Edward J. Larson is University Professor and Hugh & Hazel Darling Chair in Law at Pepperdine University. He has a law degree from Harvard and a Ph.D. in history from the University of Wisconsin-Madison.
Larson is a prolific writer. He is the author of seven books including Summer for the Gods: The Scopes Trial and America's Continuing Debate Over Science and Religion (1997) for which he received the 1998 Pulitzer Prize. Many of us know him for his more recent books, including Evolution: The Remarkable History of a Scientific Theory (2004) and The Creation-Evolution Debate: Historical Perspectives (2007).
Larson gave an interesting and informative talk about the evolution-creation controversy in America. His ideas about the real battle in the Scopes trial are very interesting. He claims that the main dispute was about the social implications of evolution and the conflict between science and religion has been overplayed—especially in the movie Inherit the Wind.1
I've heard this before. William Jennings Bryan was a populist who thought that social Darwinism is what led to the First World War. He was afraid that teaching evolution in the schools would encourage social Darwinism. Of course, he was also religious and feared that evolution was a threat to religion.
For many in the audience the history of the trials was new information and Larson did a good job of explaining both the scientific issues and the legal ones. He cautioned the audience that things could deteriorate rapidly with only one or two changes on the Supreme Court.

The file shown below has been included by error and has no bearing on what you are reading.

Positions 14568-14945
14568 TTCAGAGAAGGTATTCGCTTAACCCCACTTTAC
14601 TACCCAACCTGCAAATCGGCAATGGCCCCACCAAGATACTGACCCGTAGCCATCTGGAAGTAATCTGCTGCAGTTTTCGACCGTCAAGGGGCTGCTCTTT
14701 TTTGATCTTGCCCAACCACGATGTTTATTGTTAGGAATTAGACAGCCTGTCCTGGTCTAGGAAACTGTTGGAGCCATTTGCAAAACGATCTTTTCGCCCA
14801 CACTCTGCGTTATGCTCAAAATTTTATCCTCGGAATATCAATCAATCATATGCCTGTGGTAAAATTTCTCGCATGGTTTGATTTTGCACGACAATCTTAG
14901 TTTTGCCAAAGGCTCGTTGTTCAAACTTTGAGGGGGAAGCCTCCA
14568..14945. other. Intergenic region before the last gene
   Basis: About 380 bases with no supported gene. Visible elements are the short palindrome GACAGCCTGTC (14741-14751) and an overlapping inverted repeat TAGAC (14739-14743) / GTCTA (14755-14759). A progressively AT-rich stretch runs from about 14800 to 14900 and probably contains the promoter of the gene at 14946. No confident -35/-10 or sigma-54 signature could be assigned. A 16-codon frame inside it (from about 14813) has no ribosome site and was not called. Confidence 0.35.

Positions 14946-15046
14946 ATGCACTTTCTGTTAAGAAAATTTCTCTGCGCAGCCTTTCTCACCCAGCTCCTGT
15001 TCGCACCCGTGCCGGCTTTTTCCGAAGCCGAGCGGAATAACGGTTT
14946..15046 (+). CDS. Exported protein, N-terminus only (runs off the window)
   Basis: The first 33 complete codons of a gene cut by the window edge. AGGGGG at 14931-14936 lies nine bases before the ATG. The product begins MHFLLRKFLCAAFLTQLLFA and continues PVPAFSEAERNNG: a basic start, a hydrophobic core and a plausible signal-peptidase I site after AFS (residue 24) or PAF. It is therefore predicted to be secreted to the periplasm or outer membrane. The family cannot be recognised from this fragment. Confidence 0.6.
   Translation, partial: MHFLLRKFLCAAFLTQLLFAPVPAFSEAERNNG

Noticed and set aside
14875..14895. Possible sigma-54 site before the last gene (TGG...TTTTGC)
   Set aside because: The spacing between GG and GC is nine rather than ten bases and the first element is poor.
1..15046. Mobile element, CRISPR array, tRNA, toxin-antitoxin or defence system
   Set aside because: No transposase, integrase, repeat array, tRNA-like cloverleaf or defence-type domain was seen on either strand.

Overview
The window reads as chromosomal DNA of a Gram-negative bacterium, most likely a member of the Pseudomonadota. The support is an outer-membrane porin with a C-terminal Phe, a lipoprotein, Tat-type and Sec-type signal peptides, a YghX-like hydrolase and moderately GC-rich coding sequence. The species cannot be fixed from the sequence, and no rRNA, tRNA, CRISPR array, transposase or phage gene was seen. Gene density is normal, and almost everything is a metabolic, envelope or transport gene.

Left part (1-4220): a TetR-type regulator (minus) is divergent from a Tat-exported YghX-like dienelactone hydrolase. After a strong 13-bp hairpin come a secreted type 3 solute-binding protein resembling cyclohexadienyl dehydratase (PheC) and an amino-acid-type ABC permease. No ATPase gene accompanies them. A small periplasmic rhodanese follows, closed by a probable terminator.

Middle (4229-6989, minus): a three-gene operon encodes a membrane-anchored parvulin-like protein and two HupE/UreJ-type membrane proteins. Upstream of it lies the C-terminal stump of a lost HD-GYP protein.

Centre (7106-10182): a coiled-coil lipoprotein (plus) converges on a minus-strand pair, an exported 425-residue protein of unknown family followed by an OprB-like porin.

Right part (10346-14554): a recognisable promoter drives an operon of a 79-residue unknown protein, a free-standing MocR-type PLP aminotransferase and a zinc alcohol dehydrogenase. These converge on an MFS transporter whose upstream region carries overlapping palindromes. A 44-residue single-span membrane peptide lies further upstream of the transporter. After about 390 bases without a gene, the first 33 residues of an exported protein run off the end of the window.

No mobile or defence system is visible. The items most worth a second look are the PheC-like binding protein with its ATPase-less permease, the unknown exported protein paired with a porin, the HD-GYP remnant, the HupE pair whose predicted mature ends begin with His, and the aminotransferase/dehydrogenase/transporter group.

Someone from the audience asked what would have happened if the Dover case had been appealed. Larson said he was confident that the decision would have been upheld at the district court but he's not so sure about the current Supreme Court. If he had to bet, he would put his money on the decision being upheld but he's not very confident.
The one thing that troubled me about his lecture was that he always referred to the conflict between creationism and the Theory of Evolution. My students picked up on this since I was emphasizing the differences between evolution as a fact and a theory. As most of you know, creationists are as much opposed to the facts of evolution as they are to evolutionary theory. It would be better, in my opinion, to refer to the conflict as a fight between creationism and the fact of evolution. To use the phrase "Theory of Evolution" seems to be catering to creationist misconceptions.
On Thursday afternoon the schedule called for a discussion with Diane Ackerman, the author of The Zookeeper's Wife. Unfortunately, Ackerman couldn't make it so Edward Larson filled in with a fascinating (according to Ms. Sandwalk) talk about his latest book A Magnificent Catastrophe: The Tumultuous Election of 1800. Apparently religion played an important role in that election with Jefferson being accused of lacking belief.
1. The theater class took a course on the play Inherit the Wind. Apparently, the staging of the original play is remarkable. That group also discussed the differences between the real trial and the one in the play and the influence of McCarthyism. I wish I could have taken that course last week, and many others.